The research provides a roadmap for owners, demonstrating that reducing carbon output is not just an aspiration—it’s achievable for the majority of the fleet.
Making the switch to sustainable marine fuels entails minimal compromise on performance, maintaining expected ranges and power values.
However, owners must be aware of increased fuel costs (5-40 per cent) during the transition period, where availability might not be guaranteed until demand reaches a certain level.
While sustainable marine fuels are becoming more readily available, there’s recognition that more work needs to be done. Initiatives must drive both supply and demand, involving consumers, fuel creators, distributors, and marine service providers. Production must align with sustainable practices, ensuring a holistic approach to environmental responsibility.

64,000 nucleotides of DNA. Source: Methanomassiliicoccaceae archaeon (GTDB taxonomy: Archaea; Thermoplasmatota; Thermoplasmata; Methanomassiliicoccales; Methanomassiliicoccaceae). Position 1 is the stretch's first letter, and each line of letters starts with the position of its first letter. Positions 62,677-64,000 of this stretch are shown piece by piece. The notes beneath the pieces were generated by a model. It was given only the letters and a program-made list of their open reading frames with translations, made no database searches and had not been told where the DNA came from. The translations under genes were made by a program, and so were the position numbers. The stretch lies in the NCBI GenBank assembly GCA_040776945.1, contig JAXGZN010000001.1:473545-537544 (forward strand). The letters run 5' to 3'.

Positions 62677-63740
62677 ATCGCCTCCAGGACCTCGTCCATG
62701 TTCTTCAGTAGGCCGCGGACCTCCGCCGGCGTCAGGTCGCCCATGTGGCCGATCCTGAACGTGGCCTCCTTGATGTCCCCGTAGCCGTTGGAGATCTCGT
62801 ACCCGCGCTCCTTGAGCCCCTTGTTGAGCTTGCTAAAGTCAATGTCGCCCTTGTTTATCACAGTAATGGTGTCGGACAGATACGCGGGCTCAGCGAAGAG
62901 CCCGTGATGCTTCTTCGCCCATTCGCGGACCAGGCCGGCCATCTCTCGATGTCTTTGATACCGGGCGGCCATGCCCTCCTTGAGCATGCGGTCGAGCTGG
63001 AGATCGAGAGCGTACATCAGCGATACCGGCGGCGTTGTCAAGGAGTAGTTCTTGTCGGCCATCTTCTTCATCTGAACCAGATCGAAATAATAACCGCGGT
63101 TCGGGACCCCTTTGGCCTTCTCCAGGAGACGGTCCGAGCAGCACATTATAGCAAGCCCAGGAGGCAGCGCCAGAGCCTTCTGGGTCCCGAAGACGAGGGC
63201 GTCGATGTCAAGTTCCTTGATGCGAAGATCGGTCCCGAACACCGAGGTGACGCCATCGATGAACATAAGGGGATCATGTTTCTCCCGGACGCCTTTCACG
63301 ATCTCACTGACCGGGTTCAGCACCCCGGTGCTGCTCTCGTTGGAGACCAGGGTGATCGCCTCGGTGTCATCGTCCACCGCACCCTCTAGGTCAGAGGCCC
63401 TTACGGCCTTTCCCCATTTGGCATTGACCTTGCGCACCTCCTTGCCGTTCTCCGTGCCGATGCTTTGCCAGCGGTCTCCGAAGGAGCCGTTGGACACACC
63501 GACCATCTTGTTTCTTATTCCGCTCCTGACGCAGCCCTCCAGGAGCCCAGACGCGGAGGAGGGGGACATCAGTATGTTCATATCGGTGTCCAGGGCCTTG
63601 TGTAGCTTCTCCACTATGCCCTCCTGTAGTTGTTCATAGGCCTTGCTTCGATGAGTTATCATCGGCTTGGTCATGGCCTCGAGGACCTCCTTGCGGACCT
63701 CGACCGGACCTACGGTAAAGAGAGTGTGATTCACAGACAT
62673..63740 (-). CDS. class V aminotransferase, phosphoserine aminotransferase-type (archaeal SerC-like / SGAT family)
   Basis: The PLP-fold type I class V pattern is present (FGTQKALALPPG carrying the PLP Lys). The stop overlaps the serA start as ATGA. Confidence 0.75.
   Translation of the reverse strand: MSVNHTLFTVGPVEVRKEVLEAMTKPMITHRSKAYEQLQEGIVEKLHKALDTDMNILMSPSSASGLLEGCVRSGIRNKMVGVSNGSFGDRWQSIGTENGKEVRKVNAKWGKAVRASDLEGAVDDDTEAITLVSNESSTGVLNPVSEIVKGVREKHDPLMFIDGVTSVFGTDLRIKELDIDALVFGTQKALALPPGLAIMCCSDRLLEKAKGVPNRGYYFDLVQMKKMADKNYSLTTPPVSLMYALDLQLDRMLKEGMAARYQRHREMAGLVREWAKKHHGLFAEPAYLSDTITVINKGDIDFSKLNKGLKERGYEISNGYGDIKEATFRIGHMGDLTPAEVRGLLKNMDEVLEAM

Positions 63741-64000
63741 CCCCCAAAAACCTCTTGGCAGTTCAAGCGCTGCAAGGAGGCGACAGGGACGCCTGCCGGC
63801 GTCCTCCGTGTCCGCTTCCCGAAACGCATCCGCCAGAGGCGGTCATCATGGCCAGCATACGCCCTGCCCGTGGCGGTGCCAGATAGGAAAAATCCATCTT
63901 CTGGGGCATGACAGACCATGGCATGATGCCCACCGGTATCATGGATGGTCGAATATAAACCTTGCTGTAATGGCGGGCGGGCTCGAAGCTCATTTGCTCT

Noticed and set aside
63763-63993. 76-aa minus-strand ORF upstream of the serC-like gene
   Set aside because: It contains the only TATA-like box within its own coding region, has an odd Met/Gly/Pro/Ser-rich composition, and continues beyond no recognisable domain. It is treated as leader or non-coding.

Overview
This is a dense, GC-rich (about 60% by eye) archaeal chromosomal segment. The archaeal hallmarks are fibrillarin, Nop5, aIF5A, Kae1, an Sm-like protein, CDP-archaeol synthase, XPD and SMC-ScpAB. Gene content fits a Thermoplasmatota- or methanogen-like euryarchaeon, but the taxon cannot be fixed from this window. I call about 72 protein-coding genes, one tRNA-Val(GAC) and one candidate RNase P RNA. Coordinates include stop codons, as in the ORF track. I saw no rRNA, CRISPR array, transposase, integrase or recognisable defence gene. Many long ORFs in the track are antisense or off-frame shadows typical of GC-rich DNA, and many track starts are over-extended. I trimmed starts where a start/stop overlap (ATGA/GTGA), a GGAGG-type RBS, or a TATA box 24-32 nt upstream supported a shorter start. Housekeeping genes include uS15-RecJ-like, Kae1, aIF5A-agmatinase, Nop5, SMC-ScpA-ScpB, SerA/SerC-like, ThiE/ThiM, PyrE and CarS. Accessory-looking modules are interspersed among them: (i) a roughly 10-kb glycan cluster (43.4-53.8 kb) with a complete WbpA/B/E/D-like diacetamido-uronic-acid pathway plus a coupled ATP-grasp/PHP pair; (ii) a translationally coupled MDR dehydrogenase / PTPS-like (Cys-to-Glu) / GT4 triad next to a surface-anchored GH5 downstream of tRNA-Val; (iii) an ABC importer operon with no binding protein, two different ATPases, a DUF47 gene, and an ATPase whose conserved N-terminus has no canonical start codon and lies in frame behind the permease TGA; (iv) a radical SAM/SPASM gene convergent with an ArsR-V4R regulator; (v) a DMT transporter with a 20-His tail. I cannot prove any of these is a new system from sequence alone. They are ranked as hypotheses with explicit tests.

ICOMIA acknowledges challenges in the delivery and supply of alternative fuels, with marina group members actively engaged in addressing these hurdles. While on-site renewable energy storage holds promise for reducing environmental impact, upfront investment costs pose challenges. The data-led approach has been warmly received by electric propulsion manufacturers for occasional use boats, emphasising the importance of diverse solutions tailored to unique user needs.
In conclusion, the voyage toward a sustainable maritime future is well underway. With practical steps, education, and collaboration, the industry can chart a course toward reduced carbon emissions, ensuring that our waters remain a treasure for generations to come.